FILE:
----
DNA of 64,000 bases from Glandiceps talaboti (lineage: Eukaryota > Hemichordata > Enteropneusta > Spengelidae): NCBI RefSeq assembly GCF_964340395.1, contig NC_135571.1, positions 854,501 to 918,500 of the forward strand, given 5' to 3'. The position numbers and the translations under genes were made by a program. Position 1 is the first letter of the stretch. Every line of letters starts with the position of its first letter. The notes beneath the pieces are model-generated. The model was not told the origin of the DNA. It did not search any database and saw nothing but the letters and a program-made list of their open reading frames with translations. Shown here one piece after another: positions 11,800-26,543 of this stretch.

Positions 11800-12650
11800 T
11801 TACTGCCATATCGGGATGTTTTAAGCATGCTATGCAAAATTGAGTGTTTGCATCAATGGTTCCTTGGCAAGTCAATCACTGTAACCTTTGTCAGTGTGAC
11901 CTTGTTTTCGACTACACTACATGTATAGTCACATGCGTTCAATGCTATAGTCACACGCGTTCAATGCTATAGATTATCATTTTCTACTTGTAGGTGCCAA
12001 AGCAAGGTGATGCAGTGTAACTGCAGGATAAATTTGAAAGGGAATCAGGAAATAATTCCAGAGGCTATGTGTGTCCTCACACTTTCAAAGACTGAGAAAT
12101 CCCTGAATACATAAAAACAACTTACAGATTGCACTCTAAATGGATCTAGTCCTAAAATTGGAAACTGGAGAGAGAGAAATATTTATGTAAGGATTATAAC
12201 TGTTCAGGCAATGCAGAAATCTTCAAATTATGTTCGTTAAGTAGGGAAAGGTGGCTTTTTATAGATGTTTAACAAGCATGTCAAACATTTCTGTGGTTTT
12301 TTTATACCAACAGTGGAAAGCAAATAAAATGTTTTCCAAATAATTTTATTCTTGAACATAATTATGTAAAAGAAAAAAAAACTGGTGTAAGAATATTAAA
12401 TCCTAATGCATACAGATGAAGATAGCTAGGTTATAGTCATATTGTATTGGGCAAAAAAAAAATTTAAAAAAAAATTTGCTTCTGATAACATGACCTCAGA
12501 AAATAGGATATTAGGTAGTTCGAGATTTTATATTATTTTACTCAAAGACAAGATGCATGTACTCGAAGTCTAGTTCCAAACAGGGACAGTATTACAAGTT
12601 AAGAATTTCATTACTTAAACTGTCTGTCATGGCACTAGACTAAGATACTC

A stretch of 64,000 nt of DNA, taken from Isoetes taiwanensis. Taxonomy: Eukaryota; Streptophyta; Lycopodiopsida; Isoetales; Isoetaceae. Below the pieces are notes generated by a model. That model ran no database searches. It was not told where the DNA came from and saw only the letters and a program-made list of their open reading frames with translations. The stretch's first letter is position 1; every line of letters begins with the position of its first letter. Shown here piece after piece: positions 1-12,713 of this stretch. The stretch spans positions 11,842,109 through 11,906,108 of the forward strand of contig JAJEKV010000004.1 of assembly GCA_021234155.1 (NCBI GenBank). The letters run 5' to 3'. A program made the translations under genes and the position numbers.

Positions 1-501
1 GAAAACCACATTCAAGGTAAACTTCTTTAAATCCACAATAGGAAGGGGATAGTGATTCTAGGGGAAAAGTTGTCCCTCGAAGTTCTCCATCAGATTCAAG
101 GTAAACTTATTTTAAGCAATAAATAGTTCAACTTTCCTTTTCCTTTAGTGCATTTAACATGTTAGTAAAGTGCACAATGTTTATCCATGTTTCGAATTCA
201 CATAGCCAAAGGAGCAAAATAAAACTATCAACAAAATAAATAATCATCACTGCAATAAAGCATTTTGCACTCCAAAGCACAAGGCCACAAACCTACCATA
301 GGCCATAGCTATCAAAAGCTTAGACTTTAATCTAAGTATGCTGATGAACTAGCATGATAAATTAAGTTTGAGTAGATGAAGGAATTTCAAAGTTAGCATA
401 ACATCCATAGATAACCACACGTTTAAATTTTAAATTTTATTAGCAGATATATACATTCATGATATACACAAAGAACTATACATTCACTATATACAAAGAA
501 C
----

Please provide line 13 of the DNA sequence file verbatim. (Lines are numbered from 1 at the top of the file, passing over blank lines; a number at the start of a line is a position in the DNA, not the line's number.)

A stretch of 64,000 nt of DNA, taken from Isoetes taiwanensis. Taxonomy: Eukaryota; Streptophyta; Lycopodiopsida; Isoetales; Isoetaceae. Below the pieces are notes generated by a model. That model ran no database searches. It was not told where the DNA came from and saw only the letters and a program-made list of their open reading frames with translations. The stretch's first letter is position 1; every line of letters begins with the position of its first letter. Shown here piece after piece: positions 1-12,713 of this stretch. The stretch spans positions 11,842,109 through 11,906,108 of the forward strand of contig JAJEKV010000004.1 of assembly GCA_021234155.1 (NCBI GenBank). The letters run 5' to 3'. A program made the translations under genes and the position numbers.